I feel I have irritably/anger issues to the point that any little thing sets me off and it feels like an impulse instinct reaction. I tend to lose control, and immediately instantly regret it afterwards and hate myself for losing control and not being able to better control myself. I feel that because I instantly regret, I know better than to act out and behave it that way but in the moment it feel like all of that is thrown out the window. I just wish that I wouldn’t get angry and had better control enough to not let things get to me and be able to remain cool calm and collected under any situation instead of jumping the gun and fighting back. I was wondering if you had an article on which nootropics are best for anger/irritably that also explain the science behind anger and how the nootropics would help. I just lost my job and my friendship with my boss who is someone dear because I would fight back and not listen and hear them out and I was way out of line, and I really regret that my boss/friend now has a bad opinion of me even though I’m a really good person and a very dedicated worker who really passionate about my job. I wish to recover that friendship and trust even though I may not be able to recover my job that I really love but no longer have. I’m hoping that there’s something I can take to help me not get anger or hostile when I’m frustrated or in intense situations and not let my emotions get out of control to the point that I feel like I’m going crazy. To be honest, I feel like at this point maybe it might be best for me to experience more the “flight” aspect of “fight or flight” or maybe something that will make me more docile I guess LOL. Any help and suggestions are greatly appreciated. Thanks in advance.

July 1, 2019

You rock! I love it when people take the time to write a well-thought, in-depth, article.

Asma Amir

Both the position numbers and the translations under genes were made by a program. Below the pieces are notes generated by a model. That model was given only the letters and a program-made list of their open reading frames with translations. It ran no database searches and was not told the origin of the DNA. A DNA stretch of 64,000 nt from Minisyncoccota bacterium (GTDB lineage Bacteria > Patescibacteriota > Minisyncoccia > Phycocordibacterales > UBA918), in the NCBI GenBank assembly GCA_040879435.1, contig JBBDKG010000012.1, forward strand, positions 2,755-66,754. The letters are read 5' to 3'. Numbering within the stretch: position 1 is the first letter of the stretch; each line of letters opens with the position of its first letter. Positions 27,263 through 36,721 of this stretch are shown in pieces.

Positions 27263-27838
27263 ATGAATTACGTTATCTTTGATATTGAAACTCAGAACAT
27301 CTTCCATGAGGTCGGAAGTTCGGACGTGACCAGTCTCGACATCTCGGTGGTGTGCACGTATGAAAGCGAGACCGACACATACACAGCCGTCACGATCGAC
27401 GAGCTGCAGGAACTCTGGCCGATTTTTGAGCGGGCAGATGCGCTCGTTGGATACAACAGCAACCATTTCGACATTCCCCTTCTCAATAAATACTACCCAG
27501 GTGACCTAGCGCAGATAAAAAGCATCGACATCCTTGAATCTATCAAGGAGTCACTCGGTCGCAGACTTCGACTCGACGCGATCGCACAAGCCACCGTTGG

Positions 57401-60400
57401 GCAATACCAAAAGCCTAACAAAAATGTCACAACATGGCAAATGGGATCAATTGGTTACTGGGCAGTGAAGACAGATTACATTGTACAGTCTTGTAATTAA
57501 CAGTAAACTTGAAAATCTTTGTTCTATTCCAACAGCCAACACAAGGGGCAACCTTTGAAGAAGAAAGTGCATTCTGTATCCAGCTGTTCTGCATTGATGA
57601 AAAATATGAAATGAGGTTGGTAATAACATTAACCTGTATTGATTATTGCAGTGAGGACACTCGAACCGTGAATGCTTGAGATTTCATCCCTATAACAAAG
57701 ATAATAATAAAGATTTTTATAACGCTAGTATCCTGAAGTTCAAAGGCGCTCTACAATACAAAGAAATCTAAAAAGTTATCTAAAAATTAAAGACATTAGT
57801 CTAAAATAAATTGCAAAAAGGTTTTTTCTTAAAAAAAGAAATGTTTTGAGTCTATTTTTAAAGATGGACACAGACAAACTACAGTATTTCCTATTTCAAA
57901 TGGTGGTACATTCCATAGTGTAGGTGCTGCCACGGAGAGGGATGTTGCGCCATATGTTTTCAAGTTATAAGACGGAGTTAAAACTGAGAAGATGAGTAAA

June 14, 2019

Dear Mr. Tomen,
First off, I sincerely want to thank you for the content on the website. I have been struggling with concentration and focus issues but unfortunately didn’t get the right help. I am 31 and have been stuck with trying to complete my degree for a long time. It also effects my daily life as I have no control over where my impulsiveness and the constant flow of thoughts would take me the next second.
2 years ago I was diagnosed with a prolactinoma. A tiny pituatory adenoma that created excess prolactin in my system. The doc suggested cabergoline (Dostinex 0.5mg twice a week half a tablet) and I’ve been taking it since then. It didn’t help much with the concentration and I continued looking for something that would help. A month ago I got off of my medication as I wasn’t able to schedule an appointment with the doctor and so didn’t have the prescription enabling me to buy it on insurance. In the meanwhile I bumped into articles on smart drugs and nootroopics on the net. After reading mostly positive reviews about mind lab pro, i decided to give it a shot. And my oh my, it felt amazing. I could do things without constant distraction and lack of focus. A week after starting the meds, I got my prescription filled. I took one tab to make up for all the time I had gone without it and I felt it really affected the amazing MLP effects that I had earlier felt. I should add here that I had cycled the supplement with 5 days on and 2 days off approach.
I started reading about Cabergoline and what it does to the brain and discovered its listed as a “dopamine receptor agonist”. Can you please explain what that means. Also, having deep understanding about each ingredient in mind lab pro, do you think there is a possibility of any potential interactions causing a reduction in the full effect of the supplement?